For my friend, an interviewee, and someone I admire endlessly. Laurie Featherstone owns and operates Featherstone Two Wheels Green Delivery. And today, she needs to upgrade her equipment. Vote for Laurie in the Livegreen Toronto Awards. Send out good vibes and they’ll come back a hundredfold.







It’s August 2011 and so hot that I’ve been subsisting on goat’s milk ice cream.

On a similarly warm Sunday morning thirty-five years ago, a young girl had just mastered riding her hand-me-down bike without training wheels. Her mom had called her in to get ready for church and then relented, sensing Laurie’s delight. Laurie rode euphoric, up and down the quiet streets of Tapleytown. She exulted in the dull knocking sound of pedals against shoes and at how the gravel crunched beneath her tires. The gentle breeze in her hair at the top of the mountain. Effortless, graceful, independent. Laurie Featherstone was free.

A couple of years later, her mom packed a picnic lunch for the three sisters—aged fourteen, twelve and eight—on bicycles. The girls rode from Stoney Creek to visit their grandparents in Dunnville, fifty kilometres away. Following the same roads their family had driven every weekend, the girls rode (“a dawdle, really”) the entire day. Their arrival was greeted as commonplace, natural.

A family maxim reverberates: “You can do anything you want, as long as it doesn’t cost a lot of money.”

Laurie has a table at the Wychwood Barns Farmer’s Market, advertising Featherstone Two Wheels Green Delivery.

“There are a few of us starting in this sort of business,” she says, willing to make deliveries with a bike and a trailer.


“The serendipity of such a job appeals to me,” I agree, “but maybe that’s the North American in me. If this were Europe, we wouldn’t think twice about doing it.”

Her blonde, freckled face becomes slightly animated. “Why should it be such a big deal?” she declares. “Bike delivery service is just another option.”

Laurie started out delivering vegetables in a time-worn van that kept breaking down. One day she discovered a job delivering sprouts in the city.

Laurie says, eyes gleaming, “The posting read, ‘If you have a bike trailer, you can do this!’” She contacted a bike nerd friend who worked at Mountain Equipment Co-op, and he lent her a bike trailer. If this experiment worked out, she’d get her own trailer.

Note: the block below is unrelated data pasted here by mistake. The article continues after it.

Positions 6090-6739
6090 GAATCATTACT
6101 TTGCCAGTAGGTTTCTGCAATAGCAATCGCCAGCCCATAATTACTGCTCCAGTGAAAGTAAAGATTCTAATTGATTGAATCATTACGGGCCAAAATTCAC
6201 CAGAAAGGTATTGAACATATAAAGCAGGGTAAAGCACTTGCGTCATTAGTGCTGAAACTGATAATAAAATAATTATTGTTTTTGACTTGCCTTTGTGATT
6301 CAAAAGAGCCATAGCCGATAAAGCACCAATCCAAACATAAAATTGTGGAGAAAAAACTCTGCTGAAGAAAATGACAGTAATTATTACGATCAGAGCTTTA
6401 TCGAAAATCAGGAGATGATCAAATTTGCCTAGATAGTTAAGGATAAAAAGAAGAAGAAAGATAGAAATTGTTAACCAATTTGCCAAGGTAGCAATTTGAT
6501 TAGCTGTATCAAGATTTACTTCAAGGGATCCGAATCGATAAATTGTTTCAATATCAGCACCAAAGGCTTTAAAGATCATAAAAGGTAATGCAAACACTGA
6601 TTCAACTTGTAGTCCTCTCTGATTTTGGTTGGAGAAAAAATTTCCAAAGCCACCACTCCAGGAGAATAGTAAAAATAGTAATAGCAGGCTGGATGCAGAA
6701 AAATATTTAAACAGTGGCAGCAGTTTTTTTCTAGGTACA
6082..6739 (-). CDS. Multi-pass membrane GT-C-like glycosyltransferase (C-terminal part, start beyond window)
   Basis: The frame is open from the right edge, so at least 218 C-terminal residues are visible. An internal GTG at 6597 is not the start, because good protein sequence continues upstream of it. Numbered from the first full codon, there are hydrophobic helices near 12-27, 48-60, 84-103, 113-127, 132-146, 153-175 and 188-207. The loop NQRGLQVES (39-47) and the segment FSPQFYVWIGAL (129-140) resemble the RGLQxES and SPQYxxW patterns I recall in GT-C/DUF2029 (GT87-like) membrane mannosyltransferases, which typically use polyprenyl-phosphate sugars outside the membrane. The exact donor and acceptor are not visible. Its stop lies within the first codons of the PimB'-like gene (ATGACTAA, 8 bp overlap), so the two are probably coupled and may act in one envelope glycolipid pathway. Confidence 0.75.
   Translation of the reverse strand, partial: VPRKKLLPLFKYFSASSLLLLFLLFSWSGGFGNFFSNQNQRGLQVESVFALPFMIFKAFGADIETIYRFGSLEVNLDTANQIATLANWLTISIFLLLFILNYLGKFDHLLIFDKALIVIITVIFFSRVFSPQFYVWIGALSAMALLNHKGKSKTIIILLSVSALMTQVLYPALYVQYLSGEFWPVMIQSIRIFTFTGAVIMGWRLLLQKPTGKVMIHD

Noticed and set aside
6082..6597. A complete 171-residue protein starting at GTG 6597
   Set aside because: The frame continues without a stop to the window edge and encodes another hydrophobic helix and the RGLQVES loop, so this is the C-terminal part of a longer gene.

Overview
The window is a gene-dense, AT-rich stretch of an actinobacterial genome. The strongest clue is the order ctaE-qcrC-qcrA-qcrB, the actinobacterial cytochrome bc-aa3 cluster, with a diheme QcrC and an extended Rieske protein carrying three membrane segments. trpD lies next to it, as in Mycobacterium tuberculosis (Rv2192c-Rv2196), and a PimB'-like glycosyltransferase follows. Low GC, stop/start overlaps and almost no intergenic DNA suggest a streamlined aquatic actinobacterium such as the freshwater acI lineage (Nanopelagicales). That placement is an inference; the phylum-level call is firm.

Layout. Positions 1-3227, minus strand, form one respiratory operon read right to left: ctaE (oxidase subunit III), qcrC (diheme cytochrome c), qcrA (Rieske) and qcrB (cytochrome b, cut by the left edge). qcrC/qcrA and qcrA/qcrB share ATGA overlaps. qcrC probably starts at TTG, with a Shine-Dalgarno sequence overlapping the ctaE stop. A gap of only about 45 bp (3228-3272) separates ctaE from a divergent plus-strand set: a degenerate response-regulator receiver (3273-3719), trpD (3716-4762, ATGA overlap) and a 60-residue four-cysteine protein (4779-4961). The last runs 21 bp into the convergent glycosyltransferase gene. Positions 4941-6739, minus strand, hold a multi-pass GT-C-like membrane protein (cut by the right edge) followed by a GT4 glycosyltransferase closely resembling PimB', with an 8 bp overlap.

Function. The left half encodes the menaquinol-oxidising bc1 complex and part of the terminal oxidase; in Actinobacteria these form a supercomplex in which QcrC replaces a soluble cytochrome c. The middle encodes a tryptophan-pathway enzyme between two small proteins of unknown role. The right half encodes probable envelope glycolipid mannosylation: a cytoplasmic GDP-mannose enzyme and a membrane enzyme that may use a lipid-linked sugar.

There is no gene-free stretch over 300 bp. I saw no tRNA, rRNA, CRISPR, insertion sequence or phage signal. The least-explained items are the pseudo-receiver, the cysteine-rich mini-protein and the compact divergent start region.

Last spring, her friend Nani Reddy custom-built a bike trailer for Laurie. I look over at her equipment. The trailer looks recent, but the bike is ancient.

She assures me laughing that Nani would never buy a new bike. “If it still works, it’s perfect for you!” is his recycling motto. She has a love/hate relationship with the bike, because it needs higher calibre equipment to keep up with the job demands. The only original parts left are the early ’90s steel frame, the front wheel and the seat post. It’s seen over a hundred thousand kilometres, pretty remarkable for an old bike.

The trailer is the piece that gets regular compliments. It works beautifully for her.

“No one in Canada sells side-hitch trailers that can handle four hundred pounds,” she explains earnestly. “Most can only handle half that, and they’re kid-related, not cargo-related.” For her business, the axle and the hitch must be able to take the weight.

Laurie really admires Nani’s talent and fortitude. One night, she needed an emergency welding job done, and Nani worked until 10 p.m. to get it done in time.

“I’m both his customer and his friend,” she says adamantly, repeating the relationship many cyclists form with their mechanics.

“What is it you deliver that would weigh four hundred pounds?” I ask, curious.

Laurie does mostly food deliveries. She has weekly deliveries of wild foods like honey, syrop, wild leeks and mushrooms to downtown restaurants. She delivers catered foods to three day-care centres, and to the U of T Sports Camp on behalf of Real Foods for Real Kids. Laurie likes this contract because she gets a big sign for the trailer that reads, Real Food for Real Kids: feeding five thousand kids a day.

Laughing as she repeats this slogan, she says, “It makes me realize the importance of signage.”

The one exceptional delivery is rain barrels for Riversides. They’re light when they’re empty.

Laurie gets up and rearranges the bins in the trailer. They’re empty because she’s dropping them off for a pick-up tomorrow. She delivers for Provenance Regional Cuisine, at Dundas and Palmerston, which offers convenience meals for busy families. It’s all local produce, local fish, meats, sauces and soups. Laurie delivers a meal package to downtown offices. Each package includes instructions and suggestions for preparation. The delivered package saves time shopping for ingredients and looking up recipes.

Laurie has an environmental degree in Geography, which dovetails into this project. Despite all the problems with making a small business profitable, she still prefers the freedom to develop at her own pace.

“And by profitable, I mean ‘not scraping by,’” she explains. “I consider myself a frugal minimalist, but I don’t want to live like I’m in my twenties.”

A couple of weeks after we talked, Laurie started a wild flower home delivery service, through the farmer’s market. She’s called it the Random Act of Kindness Delivery Program. You buy a bouquet of flowers at the Honey Pie Farms booth, and Laurie delivers them for you, free of charge.

If there’s a better job out there than delivering kindness on a bike, I don’t know it.